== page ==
Now onto the section titled Political and Economic Descisionmaking. This section is concerned with the economic and political decisions we make about the environment. Some people believe that these two should be the same ideally and that all problems with the environment are problems in distribution. This train of thought puts control of the issues right in the consumers lap. It is the individuals values and willingness to pay. Justice and fair society then becomes a matter of distributing goods and services so that more people get more of what they want. Thus the only values we have are those that can be priced in a market. The problem with this idea is that not all people think of themselves simply as consumers. and many of us regard ourselves as citizens. We act as consumers to get what we want for ourselves and as citizens to get what we believe is best for the community. The issue then is do the goals of the consumer and citizen ever overlap? Will a person vote for the things they buy? In short, no. Sargoff then provides some examples of how we think differently when our different roles are involved. He loves his car and hates the bus, yet he will support a candidate who to tax gasoline to pay for public transport. He has an "Ecology Now" sticker on the bumper of a car that leaks oil. Here lies the question as to whether the public economy should serve the same goals as the household economy.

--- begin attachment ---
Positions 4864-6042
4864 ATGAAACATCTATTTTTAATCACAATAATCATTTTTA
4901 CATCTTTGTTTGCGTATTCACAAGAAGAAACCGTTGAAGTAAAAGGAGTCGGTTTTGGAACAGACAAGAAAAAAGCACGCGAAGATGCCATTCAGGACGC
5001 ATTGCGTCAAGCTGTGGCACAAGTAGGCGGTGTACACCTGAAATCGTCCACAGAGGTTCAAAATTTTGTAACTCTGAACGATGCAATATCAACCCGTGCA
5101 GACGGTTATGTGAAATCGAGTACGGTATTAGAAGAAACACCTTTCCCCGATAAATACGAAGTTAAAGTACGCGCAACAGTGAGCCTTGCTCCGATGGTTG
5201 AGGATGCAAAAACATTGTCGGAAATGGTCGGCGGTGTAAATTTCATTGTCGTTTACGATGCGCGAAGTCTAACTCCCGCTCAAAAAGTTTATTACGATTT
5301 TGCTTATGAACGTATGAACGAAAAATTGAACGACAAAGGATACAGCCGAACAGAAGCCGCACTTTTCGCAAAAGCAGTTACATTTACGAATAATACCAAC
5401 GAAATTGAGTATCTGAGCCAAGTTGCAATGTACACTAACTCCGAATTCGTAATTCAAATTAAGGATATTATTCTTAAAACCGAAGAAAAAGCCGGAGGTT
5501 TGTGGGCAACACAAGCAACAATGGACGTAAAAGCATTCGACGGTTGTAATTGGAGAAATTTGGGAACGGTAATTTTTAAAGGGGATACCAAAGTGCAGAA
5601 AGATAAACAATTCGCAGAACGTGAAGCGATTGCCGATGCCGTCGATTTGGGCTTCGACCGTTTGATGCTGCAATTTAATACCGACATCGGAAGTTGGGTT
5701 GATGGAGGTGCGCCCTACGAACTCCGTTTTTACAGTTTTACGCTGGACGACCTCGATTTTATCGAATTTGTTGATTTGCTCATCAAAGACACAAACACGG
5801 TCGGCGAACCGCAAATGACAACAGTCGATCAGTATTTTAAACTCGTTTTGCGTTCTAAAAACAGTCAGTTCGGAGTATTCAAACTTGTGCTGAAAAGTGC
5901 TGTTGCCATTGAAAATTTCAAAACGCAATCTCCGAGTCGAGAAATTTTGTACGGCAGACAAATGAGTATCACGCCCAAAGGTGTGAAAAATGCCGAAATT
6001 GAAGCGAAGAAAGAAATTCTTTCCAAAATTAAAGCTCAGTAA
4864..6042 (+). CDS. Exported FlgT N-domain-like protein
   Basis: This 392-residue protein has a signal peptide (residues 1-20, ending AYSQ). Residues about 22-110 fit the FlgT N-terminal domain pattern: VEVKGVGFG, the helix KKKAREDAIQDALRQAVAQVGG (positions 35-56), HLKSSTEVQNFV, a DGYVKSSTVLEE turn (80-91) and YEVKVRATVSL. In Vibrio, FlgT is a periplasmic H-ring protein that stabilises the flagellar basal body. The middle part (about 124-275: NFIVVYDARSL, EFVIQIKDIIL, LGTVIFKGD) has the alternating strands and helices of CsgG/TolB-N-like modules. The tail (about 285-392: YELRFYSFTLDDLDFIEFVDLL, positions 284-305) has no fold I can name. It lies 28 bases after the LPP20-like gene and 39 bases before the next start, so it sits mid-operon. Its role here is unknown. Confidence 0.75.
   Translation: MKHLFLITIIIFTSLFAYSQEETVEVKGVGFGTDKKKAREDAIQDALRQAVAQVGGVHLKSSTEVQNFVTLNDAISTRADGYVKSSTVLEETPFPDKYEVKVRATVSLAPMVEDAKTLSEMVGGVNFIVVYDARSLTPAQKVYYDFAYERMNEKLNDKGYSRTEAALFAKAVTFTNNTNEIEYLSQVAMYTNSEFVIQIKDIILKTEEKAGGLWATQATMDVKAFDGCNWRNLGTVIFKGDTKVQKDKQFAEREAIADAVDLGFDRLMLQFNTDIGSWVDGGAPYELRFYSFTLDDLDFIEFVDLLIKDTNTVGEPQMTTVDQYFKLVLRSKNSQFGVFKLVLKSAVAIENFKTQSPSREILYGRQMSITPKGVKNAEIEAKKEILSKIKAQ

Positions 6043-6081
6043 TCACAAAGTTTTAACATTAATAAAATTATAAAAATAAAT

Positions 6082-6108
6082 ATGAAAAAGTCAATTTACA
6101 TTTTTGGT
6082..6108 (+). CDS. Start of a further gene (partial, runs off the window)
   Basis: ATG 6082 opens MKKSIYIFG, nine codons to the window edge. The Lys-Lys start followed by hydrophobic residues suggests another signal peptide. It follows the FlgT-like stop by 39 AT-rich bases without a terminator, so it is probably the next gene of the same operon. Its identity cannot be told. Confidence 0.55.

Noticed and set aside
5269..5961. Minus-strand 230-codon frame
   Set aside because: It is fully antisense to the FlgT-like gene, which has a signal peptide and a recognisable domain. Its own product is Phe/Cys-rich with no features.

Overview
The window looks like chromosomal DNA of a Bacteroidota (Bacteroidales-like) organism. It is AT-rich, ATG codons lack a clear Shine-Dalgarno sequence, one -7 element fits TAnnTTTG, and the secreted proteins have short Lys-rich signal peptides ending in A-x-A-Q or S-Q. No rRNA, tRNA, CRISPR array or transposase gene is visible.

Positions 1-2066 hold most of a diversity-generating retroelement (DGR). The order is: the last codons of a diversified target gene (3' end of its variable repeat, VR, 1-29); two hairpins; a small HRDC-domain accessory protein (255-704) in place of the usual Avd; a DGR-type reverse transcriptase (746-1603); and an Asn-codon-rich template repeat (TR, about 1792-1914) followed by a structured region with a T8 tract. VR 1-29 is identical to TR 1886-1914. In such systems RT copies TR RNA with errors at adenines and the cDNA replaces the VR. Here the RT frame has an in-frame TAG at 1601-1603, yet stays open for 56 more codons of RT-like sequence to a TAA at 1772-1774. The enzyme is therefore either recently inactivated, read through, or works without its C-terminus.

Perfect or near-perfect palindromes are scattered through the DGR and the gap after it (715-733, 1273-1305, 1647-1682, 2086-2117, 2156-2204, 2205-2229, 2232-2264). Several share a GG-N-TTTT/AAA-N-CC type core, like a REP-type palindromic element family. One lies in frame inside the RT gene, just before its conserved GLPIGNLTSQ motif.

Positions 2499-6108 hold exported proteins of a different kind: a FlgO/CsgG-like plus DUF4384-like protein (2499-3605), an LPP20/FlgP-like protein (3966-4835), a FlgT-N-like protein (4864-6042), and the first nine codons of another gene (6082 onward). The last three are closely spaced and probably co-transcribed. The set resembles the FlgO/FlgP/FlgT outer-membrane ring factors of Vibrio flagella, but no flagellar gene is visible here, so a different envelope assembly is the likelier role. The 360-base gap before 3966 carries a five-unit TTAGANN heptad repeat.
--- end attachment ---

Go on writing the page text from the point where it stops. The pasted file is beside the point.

Cost-benefit Analysis vs. Regulation is the next section. Here we are given a historical tidbit. On the 19th of February in 1981 President Reagan published Executive Order 12,291 which required all administrative departments and agencies to support every new major regulation with a form of cost-benefit analysis that established that the benefits of the regulation to society outweighs the costs. A month before a dispute arose between lawyers for the American Textile Manufacturers Institute over the new Occupational Safety and Health Administration (OSHA) which was to severely limit the acceptable levels of cotton dust allowed in textile plants. The lawyers claimed the benefits would not outweigh the costs. The Supreme court, (after an opinion was past on the dust issue) found that the OSHA need not be supported by cost-benefit analysis. The Supreme Court also said that "Congress, in writing a statute, rather than the agencies applying it, has the primary responsibility for balancing benefits and cost." This opinion supported the principle that legislatures aren't necessarily bound to any sort of concepts of regulatory policy. Agencies also need not justify the standards they set on cost-benefit grounds. The purpose of the Reagan Administration is to make economic goals more apparent in regulation. The author feels it is foolish to take the the Administration too literally as you cannot solve worker safety and environmental law can be reduced to simply a matter of cost-benefit accounting.